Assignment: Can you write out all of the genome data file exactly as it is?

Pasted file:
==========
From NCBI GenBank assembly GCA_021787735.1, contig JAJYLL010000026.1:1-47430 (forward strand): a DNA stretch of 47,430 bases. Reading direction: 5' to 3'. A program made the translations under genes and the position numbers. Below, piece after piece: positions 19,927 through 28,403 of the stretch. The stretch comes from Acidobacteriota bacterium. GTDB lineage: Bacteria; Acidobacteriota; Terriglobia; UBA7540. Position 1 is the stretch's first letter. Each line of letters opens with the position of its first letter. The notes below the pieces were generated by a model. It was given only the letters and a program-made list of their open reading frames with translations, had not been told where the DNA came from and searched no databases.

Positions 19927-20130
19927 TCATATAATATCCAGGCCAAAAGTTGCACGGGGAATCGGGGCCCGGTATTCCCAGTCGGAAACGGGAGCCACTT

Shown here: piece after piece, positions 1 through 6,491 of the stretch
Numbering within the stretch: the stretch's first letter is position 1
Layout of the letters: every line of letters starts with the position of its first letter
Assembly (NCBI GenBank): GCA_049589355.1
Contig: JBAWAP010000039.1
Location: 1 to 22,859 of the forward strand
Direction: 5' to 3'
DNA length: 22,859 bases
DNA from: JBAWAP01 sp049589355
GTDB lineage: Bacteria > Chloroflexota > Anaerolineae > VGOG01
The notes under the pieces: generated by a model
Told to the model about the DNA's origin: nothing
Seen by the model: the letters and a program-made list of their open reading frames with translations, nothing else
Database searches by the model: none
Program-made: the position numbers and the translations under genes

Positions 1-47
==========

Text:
From NCBI GenBank assembly GCA_021787735.1, contig JAJYLL010000026.1:1-47430 (forward strand): a DNA stretch of 47,430 bases. Reading direction: 5' to 3'. A program made the translations under genes and the position numbers. Below, piece after piece: positions 19,927 through 28,403 of the stretch. The stretch comes from Acidobacteriota bacterium. GTDB lineage: Bacteria; Acidobacteriota; Terriglobia; UBA7540. Position 1 is the stretch's first letter. Each line of letters opens with the position of its first letter. The notes below the pieces were generated by a model. It was given only the letters and a program-made list of their open reading frames with translations, had not been told where the DNA came from and searched no databases.

Positions 19927-20130
19927 TCATATAATATCCAGGCCAAAAGTTGCACGGGGAATCGGGGCCCGGTATTCCCAGTCGGAAACGGGAGCCACTT

Shown here: piece after piece, positions 1 through 6,491 of the stretch
Numbering within the stretch: the stretch's first letter is position 1
Layout of the letters: every line of letters starts with the position of its first letter
Assembly (NCBI GenBank): GCA_049589355.1
Contig: JBAWAP010000039.1
Location: 1 to 22,859 of the forward strand
Direction: 5' to 3'
DNA length: 22,859 bases
DNA from: JBAWAP01 sp049589355
GTDB lineage: Bacteria > Chloroflexota > Anaerolineae > VGOG01
The notes under the pieces: generated by a model
Told to the model about the DNA's origin: nothing
Seen by the model: the letters and a program-made list of their open reading frames with translations, nothing else
Database searches by the model: none
Program-made: the position numbers and the translations under genes

Positions 1-47